Among the people throughout Latin America, with their deep and instinctive sense of anti-colonialism, and their strong history of anti-imperialism, you would never find anyone arguing that a court in Spain, or Portugal, or the USA, should be their final court of appeal. Not in Africa and Asia, not in New Zealand, Australia and Canada, all members of the so-called British Commonwealth, with Queen Elizabeth 11 printed on their currencies, can you find people arguing for the Privy Council in England.

You ask an English-speaking African on the continent, with a history going way back to ancient times, of settling their own legal issues, whether by village tribune, king, chief or iman, and with a modern history of highly educated members of the judiciary, if they would wish the Privy Council to be their final court of appeal. I am quite sure that the sobering answer would be quite clear and short. “I went to school in England with their judges and I was brighter than them”. Many might wish to call such an African arrogant and boastful. But, oh no; that response comes from a clear historical understanding and a deep sense of confidence and pride. These are the anti-colonial sentiments that we need to instill in this region.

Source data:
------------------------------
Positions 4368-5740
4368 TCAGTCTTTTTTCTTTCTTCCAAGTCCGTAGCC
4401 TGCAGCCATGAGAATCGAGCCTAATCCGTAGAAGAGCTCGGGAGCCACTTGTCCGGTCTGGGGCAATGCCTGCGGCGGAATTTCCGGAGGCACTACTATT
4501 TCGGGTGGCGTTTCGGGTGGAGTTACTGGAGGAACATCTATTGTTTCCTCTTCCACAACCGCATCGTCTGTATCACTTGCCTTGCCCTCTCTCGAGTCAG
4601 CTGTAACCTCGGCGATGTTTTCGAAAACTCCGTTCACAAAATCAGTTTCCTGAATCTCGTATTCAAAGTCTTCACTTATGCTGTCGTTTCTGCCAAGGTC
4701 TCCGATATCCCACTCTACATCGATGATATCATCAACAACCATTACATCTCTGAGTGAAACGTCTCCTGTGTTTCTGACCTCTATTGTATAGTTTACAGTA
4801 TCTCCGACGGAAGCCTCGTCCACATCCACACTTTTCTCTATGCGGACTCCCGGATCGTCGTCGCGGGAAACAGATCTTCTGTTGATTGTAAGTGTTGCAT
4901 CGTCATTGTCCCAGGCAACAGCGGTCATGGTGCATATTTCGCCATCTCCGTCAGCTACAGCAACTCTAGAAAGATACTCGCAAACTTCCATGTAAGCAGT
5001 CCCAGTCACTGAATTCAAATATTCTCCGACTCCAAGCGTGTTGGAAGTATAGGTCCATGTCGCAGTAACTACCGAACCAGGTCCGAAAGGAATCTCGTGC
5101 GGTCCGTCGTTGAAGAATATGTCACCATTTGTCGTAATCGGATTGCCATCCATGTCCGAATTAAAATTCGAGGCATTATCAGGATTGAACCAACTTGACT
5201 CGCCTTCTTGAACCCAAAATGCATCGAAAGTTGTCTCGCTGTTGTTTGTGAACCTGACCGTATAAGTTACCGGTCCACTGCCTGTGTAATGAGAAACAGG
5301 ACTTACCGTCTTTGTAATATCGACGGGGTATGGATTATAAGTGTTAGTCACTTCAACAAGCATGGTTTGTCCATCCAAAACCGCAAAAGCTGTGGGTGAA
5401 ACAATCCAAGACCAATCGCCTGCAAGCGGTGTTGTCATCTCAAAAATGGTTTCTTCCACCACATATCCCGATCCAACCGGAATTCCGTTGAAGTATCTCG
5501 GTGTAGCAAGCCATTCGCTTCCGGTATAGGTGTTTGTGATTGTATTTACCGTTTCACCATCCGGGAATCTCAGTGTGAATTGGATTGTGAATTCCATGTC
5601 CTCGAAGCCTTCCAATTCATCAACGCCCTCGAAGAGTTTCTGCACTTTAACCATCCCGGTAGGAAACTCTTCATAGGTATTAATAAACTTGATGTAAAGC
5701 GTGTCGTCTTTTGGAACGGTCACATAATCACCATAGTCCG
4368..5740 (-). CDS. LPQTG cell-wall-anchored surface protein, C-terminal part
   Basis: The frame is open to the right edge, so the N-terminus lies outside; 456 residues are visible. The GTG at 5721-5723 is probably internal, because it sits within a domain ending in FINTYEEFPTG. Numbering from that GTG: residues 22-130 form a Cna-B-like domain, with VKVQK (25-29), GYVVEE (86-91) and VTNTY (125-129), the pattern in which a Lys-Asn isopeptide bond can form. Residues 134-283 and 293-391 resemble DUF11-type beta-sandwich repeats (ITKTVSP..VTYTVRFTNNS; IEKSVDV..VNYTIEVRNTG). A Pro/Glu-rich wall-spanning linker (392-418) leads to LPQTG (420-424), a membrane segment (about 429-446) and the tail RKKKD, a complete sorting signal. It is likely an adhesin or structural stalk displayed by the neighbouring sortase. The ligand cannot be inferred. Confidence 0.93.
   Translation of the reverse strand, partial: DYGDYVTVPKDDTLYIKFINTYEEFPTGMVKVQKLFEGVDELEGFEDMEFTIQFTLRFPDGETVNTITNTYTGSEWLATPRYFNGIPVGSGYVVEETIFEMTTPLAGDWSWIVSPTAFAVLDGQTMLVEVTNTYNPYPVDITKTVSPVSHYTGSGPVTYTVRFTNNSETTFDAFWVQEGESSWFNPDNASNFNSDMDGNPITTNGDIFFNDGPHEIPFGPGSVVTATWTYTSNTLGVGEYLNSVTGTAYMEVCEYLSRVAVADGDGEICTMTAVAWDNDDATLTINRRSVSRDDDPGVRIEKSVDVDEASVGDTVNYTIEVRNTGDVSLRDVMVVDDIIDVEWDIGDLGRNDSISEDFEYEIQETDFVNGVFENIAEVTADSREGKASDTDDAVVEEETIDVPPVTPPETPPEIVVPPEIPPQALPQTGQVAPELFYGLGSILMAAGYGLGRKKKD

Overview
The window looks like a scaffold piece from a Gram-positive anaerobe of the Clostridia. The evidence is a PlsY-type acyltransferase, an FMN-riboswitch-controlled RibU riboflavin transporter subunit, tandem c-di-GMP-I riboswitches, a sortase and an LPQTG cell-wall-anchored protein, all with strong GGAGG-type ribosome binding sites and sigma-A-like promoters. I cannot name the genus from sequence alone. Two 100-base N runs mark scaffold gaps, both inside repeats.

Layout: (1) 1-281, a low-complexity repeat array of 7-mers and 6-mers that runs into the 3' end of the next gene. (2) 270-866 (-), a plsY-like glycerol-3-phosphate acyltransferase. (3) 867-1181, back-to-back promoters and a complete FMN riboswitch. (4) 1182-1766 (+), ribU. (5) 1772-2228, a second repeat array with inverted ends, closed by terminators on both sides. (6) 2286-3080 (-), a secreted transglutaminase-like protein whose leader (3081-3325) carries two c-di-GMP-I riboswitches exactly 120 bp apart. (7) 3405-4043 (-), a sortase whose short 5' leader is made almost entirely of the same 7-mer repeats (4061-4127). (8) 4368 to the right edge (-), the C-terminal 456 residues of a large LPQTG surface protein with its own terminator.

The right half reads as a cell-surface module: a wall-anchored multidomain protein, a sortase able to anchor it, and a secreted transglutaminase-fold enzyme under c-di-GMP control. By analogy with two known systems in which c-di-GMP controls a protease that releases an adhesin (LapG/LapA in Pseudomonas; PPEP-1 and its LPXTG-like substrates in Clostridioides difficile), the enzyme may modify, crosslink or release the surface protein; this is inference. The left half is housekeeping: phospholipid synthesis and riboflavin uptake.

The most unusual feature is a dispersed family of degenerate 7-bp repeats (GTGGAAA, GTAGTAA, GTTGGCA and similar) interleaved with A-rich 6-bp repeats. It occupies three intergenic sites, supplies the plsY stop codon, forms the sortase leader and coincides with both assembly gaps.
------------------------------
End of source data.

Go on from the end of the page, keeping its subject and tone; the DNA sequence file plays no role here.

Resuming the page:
So when former Prime Minister Baldwin Spencer says in Parliament that we must “massage” the population into favouring the CCJ, it is an inappropriate, softy suggestion of seduction, rather than persuasion by strong, clear and convincing arguments. Massaging cannot help while an eminent surgeon like Dr Cuthwyn Lake is wielding his scalpel in favour of the Privy.